Leaving NBP
Update Today we disembarked the R/V Nathaniel B. Palmer. We cleaned up our cabins and turned in our equipment and gear. I was a little sad to leave the ship that has been my home and work for the past 6 weeks. This has been an incredible experience with incredible people. We'll be stopping by one last time tomorrow to unload the last of the water samples and then that will be it. We'll be heading back to our respective institutions across the world: LA, New York, Argentina, France, Portugal, Japan and Australia. The crew and science support team will be taking the NBP back to Chile where it...
Assorted NBP1503 photos
Update Since we got back a little early, we’ll get to disembark a little early too. Tomorrow we finish unloading all of the water samples from the CTDs, then we should be leaving the ship in two days! It feels like it’s all gone by so fast. A few of us were able to sneak away from work and get off the ship for a few hours today. It felt really nice to stand on solid ground and see green things. We had to take our shoes off and walk in the grass for bit. Dominique enjoying sunshine and green grass after 5 weeks in Antarctica. One Last Contest! As we wrap up our research, what was your...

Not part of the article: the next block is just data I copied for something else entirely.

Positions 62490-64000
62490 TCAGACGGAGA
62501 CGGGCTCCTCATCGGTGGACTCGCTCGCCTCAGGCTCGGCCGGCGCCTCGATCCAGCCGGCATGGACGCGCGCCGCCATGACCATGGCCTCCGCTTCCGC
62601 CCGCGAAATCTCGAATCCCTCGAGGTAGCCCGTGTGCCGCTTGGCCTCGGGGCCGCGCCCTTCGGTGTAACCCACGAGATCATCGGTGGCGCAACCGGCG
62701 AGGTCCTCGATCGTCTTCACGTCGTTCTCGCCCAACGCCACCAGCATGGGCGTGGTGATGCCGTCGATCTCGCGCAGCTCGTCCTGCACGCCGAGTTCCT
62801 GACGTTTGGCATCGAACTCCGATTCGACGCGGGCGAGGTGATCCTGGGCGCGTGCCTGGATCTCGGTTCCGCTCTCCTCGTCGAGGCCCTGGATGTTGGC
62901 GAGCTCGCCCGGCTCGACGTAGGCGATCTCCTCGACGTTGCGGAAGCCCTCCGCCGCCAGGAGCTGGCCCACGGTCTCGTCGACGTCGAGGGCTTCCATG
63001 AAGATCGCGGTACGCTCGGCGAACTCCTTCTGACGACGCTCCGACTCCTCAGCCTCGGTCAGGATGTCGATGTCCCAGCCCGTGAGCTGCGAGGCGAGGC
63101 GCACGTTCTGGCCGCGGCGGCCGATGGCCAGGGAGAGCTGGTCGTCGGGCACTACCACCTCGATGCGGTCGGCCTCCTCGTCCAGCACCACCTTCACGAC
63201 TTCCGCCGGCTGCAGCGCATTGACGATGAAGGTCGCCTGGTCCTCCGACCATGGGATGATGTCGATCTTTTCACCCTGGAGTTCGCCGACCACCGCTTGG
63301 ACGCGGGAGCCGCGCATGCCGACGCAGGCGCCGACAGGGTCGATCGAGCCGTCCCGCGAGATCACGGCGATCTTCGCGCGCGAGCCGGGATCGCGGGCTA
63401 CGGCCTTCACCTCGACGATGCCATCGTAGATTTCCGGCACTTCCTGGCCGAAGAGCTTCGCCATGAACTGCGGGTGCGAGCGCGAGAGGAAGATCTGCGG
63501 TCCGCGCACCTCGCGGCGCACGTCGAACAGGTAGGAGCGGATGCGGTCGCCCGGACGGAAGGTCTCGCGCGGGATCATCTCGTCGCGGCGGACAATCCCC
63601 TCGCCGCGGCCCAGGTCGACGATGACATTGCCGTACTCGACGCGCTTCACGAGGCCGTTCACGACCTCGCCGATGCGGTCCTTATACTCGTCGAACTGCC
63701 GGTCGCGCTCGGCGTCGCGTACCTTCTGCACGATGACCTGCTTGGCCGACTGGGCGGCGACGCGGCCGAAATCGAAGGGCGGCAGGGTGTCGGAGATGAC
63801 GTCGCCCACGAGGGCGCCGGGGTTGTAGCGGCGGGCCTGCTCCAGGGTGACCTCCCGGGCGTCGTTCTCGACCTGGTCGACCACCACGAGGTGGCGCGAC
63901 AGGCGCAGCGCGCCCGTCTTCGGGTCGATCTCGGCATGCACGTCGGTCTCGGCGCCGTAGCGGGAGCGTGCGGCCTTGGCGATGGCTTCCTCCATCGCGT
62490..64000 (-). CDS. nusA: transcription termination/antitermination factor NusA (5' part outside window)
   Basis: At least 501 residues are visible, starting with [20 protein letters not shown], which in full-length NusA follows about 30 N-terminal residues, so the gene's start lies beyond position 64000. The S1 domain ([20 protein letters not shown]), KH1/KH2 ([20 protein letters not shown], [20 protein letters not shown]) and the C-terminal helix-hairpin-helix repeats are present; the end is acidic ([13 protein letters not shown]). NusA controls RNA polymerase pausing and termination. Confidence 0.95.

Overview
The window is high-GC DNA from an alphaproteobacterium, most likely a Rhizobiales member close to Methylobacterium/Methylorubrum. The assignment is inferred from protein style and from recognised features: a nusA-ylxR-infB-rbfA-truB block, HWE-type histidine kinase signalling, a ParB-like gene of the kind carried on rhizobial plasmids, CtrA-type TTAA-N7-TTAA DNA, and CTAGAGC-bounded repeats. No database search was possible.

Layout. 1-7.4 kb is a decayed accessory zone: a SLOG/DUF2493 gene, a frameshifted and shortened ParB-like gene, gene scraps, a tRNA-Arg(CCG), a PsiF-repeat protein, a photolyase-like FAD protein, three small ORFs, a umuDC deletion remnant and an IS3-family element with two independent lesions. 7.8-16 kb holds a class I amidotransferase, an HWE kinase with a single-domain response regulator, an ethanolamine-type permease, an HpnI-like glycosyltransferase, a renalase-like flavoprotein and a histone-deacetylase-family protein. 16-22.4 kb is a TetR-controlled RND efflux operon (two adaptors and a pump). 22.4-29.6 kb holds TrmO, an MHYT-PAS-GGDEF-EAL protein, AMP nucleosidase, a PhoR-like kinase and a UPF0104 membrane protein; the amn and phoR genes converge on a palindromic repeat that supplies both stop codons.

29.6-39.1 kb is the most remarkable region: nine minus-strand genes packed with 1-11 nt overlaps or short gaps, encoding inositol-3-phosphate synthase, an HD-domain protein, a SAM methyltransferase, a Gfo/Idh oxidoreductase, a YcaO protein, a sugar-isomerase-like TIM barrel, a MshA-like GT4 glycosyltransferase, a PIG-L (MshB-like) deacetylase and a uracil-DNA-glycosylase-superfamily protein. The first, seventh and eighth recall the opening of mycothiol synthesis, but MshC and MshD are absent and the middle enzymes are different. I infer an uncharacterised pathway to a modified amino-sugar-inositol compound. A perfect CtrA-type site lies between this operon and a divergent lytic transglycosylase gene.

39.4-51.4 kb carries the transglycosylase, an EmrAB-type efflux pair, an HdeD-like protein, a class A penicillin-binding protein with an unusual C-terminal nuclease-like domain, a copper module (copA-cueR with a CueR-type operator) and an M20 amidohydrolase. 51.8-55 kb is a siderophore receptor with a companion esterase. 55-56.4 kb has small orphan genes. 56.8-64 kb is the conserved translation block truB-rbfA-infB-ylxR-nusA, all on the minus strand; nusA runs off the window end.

NBP1503 track
Updates We made it back to Hobart! We still have busy days of packing and unloading before we depart the vessel. We also still have to finish the official cruise report since we got in early and had less time to work on it than expected. The cooks did bring on some fresh fruits and vegetables today. I cannot express how happy I am to see raspberries and strawberries and lettuce. Cruise Report Overview This has been a very productive trip and we collected a lot of data. Although we weren’t able to do everything in the original research plan—we weren’t able to take any cores—but that is the...

Expedition Resources

Project Information

15 March 2015 to 30 April 2015
Location: Research Vessel Nathaniel B. Palmer
Project Funded Title: Vulnerability of East Antarctic ice streams to warm ocean water incursions

Meet the Team

Dominique Richardson's picture
Cabrillo Marine Aquarium
Los Angeles, CA
United States